If Meta’s intransigence isn’t enough, AI poses an even greater threat to journalism | Margaret Simons

It’s hardly a surprise that Meta, owner of Facebook, is refusing to renew its deals with Australia’s media companies. It was always grudging in its negotiations and never really accepted the principle that it should pay for the benefit of using the work of journalists.

Facebook and Google were forced to the bargaining table by the news media bargaining code. That law allowed the government to “designate” digital platforms, which would force them to negotiate with media companies.

The big stick was that if the parties could not agree, the decision would be made by an independent arbiter. In other words, Google and Facebook would lose control.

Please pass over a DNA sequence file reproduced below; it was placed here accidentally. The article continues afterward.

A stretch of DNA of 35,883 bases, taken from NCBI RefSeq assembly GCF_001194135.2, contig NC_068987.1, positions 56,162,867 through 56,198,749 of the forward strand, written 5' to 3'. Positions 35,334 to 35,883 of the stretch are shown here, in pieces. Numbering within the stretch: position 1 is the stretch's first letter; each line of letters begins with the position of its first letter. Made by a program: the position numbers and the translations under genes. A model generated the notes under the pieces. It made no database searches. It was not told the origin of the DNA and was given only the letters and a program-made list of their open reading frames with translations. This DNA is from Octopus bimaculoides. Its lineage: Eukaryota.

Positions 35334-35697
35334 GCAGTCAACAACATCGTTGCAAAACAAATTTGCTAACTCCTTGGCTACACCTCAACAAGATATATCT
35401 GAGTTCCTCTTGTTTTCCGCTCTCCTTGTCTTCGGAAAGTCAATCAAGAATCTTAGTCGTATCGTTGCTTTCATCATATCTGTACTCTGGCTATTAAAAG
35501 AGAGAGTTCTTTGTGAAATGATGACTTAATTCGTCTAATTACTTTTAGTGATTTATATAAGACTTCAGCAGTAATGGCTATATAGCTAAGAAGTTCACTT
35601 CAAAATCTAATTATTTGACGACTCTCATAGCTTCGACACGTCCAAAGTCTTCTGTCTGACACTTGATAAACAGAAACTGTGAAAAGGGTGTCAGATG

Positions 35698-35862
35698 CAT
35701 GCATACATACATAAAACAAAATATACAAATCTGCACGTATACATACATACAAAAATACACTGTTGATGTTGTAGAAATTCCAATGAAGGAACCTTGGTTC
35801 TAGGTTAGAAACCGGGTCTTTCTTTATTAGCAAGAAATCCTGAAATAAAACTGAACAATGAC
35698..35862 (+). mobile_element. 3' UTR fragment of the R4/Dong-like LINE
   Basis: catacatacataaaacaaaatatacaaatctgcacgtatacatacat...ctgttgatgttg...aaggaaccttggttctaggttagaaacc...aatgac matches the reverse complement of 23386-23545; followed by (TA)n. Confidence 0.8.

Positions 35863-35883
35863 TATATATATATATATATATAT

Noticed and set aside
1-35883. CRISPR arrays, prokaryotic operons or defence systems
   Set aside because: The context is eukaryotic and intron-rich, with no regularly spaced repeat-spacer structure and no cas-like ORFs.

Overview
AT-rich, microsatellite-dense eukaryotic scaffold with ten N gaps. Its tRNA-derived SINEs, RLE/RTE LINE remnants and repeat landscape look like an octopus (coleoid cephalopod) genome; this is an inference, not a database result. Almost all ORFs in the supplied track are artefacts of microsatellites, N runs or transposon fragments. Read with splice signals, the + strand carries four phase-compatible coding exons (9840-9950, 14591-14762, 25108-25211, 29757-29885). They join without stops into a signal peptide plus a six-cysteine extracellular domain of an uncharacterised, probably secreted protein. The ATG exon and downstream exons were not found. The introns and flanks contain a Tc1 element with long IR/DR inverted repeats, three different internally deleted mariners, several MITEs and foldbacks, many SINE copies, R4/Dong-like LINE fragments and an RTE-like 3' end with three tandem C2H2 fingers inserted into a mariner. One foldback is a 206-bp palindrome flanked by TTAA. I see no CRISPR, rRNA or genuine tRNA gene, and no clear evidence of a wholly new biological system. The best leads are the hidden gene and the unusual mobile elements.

In 2021, after a few hissy fits, Google and Facebook avoided designation by cutting deals outside the legislation. These deals, mostly for three years, were worth an estimated $200m for news media companies. More journalists were hired and more journalism was done as a result.

But there was always the risk it would be a sugar hit, rather than a path to sustainability.

The news media bargaining code and the deals that followed were political more than commercial.

Google and Facebook always argued that the commercial benefit of their use of news content flowed principally to the media organisations – and that there was therefore no justification for them to have to pay. When the Australian Competition and Consumer Commission asked them for evidence to back this up, “little useful information was forthcoming”, according to the then ACCC chairman, Rod Sims.